Coronavirus: mask-wearing in English shops 'will be difficult to enforce'

Jessica Elgot and Zoe Wood
Photograph: Dominic Lipinski/PA

Police chiefs and retailers have warned mandatory face coverings will be difficult to enforce if there is mass public resistance to masks, suggesting shop staff are likely to bear the brunt of the burden.

Speaking in the Commons on Tuesday, Matt Hancock warned that failure to comply would not only lead to police enforcement but would risk the lives of shopkeepers, who have been up to 75% more likely to die from Covid-19 than the general population.

However, although the measure will not be implemented until 24 July, the government has been criticised by senior police officers for failing to warn them in advance that it would be introduced.

Martin Hewitt, chair of the National Police Chiefs’ Council, said forces were already under pressure to cope with a raft of new enforcement measures and needed time to prepare.

He said police were “unaware that the announcement was to be made last night” and now needed to work swiftly with retailers on how to enforce mask-wearing, suggesting some burden would be on shop staff.

“We will expect retailers to manage entry to their stores and compliance with the law while customers are inside, with police involvement as a last resort,” he said.

Ken Marsh, chair of the Metropolitan Police Federation, said it was “absolutely absurd” to expect police to enforce the new rule and “nigh-on impossible”, adding that shopkeepers needed “to step up to the plate and take some responsibility”.

“You won’t have a police officer on every shop door because there isn’t enough of us,” he told the BBC. “If a shopkeeper calls the police because someone hasn’t got a mask on, they haven’t got the power to detain them so that person can just walk away. This cannot all be laid on the shoulders of the police yet again.”

Hancock said shops would have the power to refuse entry to customers who do not wear a mask and to call the police if shoppers refuse to comply. Fines of up to £100 can be issued but Hancock said it would be a “last resort” and that the government expected compliance.

Retailers also said they were awaiting guidance on where the measure would be applied. On Tuesday the cabinet office minister Michael Gove was pictured entering a Pret A Manger without wearing a mask.

Paddy Lillis, the general secretary of shopworkers union USDAW, said the move was welcome but also warned that shop staff would need enforcement support.

“We welcome the indication that shop workers will not be expected to enforce the wearing of face coverings,” he said. “They are already dealing with more abuse than normal and this could be another flashpoint.”

Speaking in the Commons, Hancock suggested that mask-wearing would encourage people to shop with confidence though he was rebuked by the Tory MP Sir Desmond Swayne who said it would have the opposite effect.

Some countries and states have been recommending that everybody wears face masks in indoor settings where social distancing is difficult or impossible. They have been made mandatory on public transport or in shops in many countries.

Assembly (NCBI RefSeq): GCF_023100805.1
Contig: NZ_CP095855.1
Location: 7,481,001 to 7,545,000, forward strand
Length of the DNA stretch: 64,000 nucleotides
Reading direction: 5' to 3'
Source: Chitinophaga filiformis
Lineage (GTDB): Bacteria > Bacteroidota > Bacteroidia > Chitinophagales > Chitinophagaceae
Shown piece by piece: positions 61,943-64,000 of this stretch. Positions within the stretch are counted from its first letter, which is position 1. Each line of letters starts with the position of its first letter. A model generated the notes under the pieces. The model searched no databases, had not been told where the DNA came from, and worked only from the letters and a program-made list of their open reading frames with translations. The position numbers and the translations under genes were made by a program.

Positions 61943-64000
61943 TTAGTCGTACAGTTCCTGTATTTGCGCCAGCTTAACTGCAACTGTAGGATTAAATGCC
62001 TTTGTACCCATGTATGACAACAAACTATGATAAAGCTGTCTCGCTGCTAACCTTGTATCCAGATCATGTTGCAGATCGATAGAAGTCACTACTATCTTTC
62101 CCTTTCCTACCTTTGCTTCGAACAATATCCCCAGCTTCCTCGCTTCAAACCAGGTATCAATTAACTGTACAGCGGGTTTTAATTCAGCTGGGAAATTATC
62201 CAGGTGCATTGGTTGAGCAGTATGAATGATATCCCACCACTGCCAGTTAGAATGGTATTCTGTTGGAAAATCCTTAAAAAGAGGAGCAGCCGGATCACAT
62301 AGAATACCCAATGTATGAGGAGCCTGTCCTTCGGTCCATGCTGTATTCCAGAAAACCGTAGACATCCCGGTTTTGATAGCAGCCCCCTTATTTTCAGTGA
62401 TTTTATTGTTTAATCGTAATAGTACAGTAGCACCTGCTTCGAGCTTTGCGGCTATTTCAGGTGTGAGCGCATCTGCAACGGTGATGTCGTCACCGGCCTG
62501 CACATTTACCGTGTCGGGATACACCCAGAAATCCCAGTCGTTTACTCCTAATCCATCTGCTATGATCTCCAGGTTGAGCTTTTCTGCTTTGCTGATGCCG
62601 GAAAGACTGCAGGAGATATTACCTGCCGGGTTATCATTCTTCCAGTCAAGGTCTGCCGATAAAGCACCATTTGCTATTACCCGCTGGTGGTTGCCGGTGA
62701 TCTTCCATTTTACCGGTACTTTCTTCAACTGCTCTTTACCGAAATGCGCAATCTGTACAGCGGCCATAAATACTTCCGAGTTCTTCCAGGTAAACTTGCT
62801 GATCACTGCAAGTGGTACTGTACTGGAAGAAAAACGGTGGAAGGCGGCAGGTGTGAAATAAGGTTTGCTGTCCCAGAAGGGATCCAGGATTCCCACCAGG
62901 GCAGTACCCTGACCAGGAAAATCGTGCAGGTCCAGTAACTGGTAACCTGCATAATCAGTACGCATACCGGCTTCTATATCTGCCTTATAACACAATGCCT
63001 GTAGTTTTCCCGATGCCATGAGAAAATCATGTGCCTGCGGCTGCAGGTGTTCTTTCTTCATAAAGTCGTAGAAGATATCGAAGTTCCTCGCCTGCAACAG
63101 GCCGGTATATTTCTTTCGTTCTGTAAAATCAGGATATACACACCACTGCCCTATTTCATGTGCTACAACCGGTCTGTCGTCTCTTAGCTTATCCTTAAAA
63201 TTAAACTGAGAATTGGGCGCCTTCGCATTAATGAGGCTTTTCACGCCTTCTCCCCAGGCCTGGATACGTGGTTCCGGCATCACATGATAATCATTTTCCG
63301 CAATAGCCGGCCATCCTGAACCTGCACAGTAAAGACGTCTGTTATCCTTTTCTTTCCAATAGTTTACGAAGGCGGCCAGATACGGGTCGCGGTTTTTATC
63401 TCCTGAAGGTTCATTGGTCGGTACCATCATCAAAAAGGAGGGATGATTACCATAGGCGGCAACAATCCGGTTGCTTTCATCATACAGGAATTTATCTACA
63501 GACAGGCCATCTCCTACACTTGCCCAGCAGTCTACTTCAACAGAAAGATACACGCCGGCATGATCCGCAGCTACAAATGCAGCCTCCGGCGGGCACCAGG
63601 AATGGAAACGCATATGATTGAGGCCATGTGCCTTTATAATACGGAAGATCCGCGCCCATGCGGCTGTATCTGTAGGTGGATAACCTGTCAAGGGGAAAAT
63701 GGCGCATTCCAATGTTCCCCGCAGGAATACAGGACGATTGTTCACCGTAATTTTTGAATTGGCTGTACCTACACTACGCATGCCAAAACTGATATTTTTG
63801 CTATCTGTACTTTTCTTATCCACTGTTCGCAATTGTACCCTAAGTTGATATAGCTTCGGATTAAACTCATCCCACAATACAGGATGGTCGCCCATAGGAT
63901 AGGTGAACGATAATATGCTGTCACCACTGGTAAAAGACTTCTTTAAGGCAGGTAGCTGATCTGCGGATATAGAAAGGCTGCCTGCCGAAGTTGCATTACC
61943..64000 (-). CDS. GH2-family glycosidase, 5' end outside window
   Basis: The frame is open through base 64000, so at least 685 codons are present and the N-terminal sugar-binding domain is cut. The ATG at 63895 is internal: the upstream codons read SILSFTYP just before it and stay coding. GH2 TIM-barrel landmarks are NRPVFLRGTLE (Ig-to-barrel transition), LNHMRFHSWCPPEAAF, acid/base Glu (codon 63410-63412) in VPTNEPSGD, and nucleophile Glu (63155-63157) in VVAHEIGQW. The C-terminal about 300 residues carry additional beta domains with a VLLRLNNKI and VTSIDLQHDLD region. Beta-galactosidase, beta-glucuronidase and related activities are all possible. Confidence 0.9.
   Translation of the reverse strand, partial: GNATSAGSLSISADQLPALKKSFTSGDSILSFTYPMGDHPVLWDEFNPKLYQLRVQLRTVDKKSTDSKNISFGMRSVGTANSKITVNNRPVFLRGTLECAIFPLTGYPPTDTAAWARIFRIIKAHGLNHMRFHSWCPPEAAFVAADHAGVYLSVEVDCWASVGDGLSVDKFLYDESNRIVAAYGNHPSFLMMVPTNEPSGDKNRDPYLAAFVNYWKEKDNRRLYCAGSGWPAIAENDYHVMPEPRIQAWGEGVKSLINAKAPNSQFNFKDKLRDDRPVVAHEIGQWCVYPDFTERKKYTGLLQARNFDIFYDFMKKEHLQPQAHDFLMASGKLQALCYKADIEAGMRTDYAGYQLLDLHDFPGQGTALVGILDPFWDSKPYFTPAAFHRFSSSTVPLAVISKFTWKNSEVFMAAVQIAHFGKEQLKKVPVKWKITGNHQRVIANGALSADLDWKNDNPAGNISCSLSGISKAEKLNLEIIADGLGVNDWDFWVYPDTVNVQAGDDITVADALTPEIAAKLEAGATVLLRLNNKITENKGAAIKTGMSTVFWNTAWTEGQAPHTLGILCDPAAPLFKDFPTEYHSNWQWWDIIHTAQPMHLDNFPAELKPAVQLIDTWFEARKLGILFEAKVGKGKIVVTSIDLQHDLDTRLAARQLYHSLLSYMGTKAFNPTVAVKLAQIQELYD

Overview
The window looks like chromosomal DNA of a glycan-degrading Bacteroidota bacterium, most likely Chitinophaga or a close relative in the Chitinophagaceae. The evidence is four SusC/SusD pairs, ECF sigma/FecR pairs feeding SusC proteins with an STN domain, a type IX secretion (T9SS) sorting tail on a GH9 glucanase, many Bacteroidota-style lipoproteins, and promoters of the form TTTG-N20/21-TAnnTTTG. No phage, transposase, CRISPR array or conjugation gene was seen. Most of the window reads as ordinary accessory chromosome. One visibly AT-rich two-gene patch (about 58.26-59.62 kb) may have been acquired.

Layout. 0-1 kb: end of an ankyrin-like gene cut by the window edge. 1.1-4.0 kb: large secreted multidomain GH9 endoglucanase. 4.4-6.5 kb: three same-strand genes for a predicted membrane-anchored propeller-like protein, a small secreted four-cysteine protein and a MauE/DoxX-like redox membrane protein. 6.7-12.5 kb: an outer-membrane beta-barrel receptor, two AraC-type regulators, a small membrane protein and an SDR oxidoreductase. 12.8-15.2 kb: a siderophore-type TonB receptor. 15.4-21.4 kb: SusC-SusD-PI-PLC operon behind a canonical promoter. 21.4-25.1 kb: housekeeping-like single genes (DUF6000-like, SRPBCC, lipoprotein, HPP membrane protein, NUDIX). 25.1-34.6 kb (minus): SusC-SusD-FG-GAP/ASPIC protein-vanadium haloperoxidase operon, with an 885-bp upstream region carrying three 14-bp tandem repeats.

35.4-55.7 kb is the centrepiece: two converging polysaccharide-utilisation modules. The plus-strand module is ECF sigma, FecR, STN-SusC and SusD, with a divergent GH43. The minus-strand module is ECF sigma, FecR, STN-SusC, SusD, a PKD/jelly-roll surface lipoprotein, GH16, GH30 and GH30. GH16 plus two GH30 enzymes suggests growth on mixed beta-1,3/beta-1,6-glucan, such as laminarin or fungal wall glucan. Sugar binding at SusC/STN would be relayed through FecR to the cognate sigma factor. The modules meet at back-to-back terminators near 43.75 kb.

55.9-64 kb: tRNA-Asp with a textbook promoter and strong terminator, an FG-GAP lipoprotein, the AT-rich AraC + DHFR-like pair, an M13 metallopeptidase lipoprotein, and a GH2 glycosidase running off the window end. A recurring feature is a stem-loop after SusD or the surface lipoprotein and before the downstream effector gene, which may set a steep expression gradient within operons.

According to guidance from the World Health Organization, people over 60 or with health issues should wear a medical-grade mask when they are out and cannot socially distance, while all others should wear a three-layer fabric mask.

The WHO guidance, announced on 5 June, is a result of research commissioned by the organisation. It is still unknown whether the wearers of masks are protected, say its experts, but the new design it advocates does give protection to other people if properly used.

The WHO says masks should be made of three layers – with cotton closest to the face, followed by a polypropylene layer and then a synthetic layer that is fluid-resistant. These are no substitute for physical distancing and hand hygiene, it says, but should be worn in situations where distancing is difficult, such as on public transport and at mass demonstrations.

The WHO has been reluctant to commit to recommending face coverings, firstly because the evidence on whether they offer any protection to the public is limited and – more importantly – because it was afraid it would lead to shortages of medical-grade masks for health workers.

 Sarah Boseley Health editor

In a broadside against the policy, Swayne called it a “monstrous imposition” and said constituents were furious. “Nothing would make it less likely for me to go shopping than the thought of having to wear a mask,” he told the Commons.

Hancock said the death rate of sales assistants and cashiers is 75% higher among men and 60% higher among women than in the general population. “As we restore shopping so we must keep our shopkeepers safe,” he said.

The measure has had broad cross-party support, despite Swayne’s objections. One Tory source said there was privately “lots of unease” at enforcement via legislation but few wanted to raise concerns publicly.

Even Ukip issued a statement on Tuesday condemning right-wing commentators who have criticised the move. “It concerns us that so many like-minded, free-thinking people in the UK are objecting to this, calling them ‘muzzles’ and ‘face nappies’,” the party said in a statement. “We too would not support the move if the science wasn’t compelling.”

Despite the easing of the lockdown the number of shoppers visiting high streets and shopping centres is still dramatically lower than was the case before the crisis. Retail footfall collapsed by 57% in June 2020 compared with June 2019, according to research by the data company Springboard.

Shoppers in Scotland appear to have been willing to comply with the new law. The Scottish Retail Consortium has reported no serious incidents. The Scottish police said that over the last weekend they did not issue a single fine for non-compliance.

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